"Indeed," writes Robert Spencer for FrontPageMagazine, "it strains credulity that not only did these Lebanese civilians remain in a house that had been bombed for eight hours, but peacefully went to sleep in it after the bombing – since the victims were all apparently sleeping, despite continuing Israeli air bombardment in the area, when the building collapsed."

Gen. Eshel also said that the building was used by Hizbullah to store explosives. This was supported by a letter by Dr. Mounir Herzallah, a southern Lebanese Shiite, who wrote that Hizbullah terrorists came to his town, dug a munitions depot and then built a school and a residence directly over it.

In addition, as Reuven Koret writes for IsraelInsider, the bombing of the area occurred in three waves. The first bombs, according to CNN correspondent Brent Sadler, did not hit the building in question, but rather landed "20 or 30 meters" away. The second strike hit targets further away, and the third strike, around 7:30 in the morning, landed over 400 meters away. The first reports of a collapsed building arrived a half-hour later.

Another CNN correspondent, Ben Wedeman, noted that there was a larger crater next to the building. He observed that the roof of the building was intact and that the building appeared not to have collapsed as a result of the Israeli strike.

Thus, the building was used to store explosives, was apparently not destroyed by the bombing, and sheltered dozens of women and children throughout a night of bombing. The identity of the victims was also not clear, except that they were not the original occupants of the building; a National Public Radio correspondent reported that they had left. "The victims were non-residents who chose to shelter in the building that night," Koret writes, and who were "'too poor' to leave the town, one resident told CNN's Wedeman. Who were these people?"

Police Bar Non-Muslims From Temple Mount Despite Court Order


Despite an Israeli High Court decision, Jerusalem's Temple Mount, Judaism's holiest site, was closed to Jews on the Fast of Tisha B'Av, which mourns the destruction of the Holy Temple. Despite the fact that the Mount represents the focal point of the fast, only Muslim women and Muslim men over the age of 45 were permitted entry Thursday.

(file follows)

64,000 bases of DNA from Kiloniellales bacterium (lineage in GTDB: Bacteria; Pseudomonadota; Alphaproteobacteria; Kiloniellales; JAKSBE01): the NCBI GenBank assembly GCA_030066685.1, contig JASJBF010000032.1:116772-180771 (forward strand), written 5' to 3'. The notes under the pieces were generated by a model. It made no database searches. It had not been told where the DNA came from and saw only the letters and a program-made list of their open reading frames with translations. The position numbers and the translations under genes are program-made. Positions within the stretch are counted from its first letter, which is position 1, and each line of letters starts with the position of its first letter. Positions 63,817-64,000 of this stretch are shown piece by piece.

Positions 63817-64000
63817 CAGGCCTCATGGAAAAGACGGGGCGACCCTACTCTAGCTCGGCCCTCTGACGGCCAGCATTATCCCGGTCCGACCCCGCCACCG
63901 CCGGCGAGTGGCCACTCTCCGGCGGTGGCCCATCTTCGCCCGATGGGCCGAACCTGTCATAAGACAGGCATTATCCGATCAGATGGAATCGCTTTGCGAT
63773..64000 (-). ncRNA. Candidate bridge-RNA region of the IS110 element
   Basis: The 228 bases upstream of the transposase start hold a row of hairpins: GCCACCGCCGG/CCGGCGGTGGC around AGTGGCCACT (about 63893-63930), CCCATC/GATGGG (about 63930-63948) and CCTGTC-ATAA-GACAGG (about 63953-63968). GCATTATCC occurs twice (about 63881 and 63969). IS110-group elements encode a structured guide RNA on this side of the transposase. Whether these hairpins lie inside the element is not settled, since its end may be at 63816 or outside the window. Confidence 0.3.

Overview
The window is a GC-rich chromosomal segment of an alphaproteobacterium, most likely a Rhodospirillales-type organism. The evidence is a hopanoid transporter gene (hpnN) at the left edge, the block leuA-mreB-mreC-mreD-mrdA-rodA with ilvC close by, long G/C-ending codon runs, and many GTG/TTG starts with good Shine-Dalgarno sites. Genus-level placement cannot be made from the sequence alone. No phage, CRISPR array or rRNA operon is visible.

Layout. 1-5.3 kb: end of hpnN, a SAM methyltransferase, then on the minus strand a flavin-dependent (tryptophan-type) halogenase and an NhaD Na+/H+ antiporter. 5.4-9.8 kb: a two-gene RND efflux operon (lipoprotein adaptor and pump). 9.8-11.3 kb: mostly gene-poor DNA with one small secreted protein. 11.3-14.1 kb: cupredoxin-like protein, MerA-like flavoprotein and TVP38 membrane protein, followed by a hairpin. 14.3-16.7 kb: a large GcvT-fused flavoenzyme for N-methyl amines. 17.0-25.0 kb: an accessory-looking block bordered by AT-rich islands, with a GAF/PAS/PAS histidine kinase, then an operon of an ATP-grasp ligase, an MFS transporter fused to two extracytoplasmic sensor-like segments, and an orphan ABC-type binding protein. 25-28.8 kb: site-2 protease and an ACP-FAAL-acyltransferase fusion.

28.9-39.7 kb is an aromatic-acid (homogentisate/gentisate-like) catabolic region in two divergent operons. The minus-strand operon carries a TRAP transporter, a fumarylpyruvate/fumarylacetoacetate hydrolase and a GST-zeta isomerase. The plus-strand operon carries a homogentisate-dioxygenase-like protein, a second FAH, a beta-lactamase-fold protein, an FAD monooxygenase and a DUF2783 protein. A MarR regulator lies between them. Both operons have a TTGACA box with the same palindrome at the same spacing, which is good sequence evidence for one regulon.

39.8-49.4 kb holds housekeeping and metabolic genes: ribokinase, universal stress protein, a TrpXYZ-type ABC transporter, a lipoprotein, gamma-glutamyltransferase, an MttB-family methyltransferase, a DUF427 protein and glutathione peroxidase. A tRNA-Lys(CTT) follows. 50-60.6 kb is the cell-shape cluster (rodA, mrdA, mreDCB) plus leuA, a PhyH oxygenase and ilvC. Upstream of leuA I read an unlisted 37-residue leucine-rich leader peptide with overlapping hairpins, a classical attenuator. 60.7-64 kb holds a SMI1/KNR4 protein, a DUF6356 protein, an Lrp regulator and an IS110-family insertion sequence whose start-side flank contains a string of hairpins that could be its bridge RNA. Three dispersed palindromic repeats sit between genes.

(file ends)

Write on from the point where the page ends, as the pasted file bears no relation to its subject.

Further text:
Israel's Supreme Court ruled two days ago that members of the Temple Mount Faithful could ascend the mount on Tisha B'Av during the normal hours during which non-Muslims are usually allowed on the Mount, Sunday-Thursday. The court ruled that the group could not carry placards, dress in a provocative fashion or draw any attention to themselves - and the group's founder, Gershon Solomon, was to be barred from the Mount altogether.

In response, the head of the Islamic Movement's northern branch, Sheikh Raed Selah, told Israel Radio that the Supreme Court does not have the authority to rule on the matter, "because Israel does not have sovereignty over [the Temple Mount]." He also issued a call for Muslims to flock to the Al Aqsa Mosque Thursday to confront Jewish worshipers.

Following additional threats by Arab Knesset members Ibrahim Sarsour and Abbas Zkoor (Ra'am-Ta'al), Police barred not only members of the Temple Mount Faithful group – but all non-Muslims. They said the decision was due to a fear of violent clashes between Temple Mount Faithful activists and Muslim protesters.

Police detained one Jewish man who requested to be allowed to visit the Temple Mount Thursday morning, claiming he obstructed the entrance to the Western Wall to worshipers.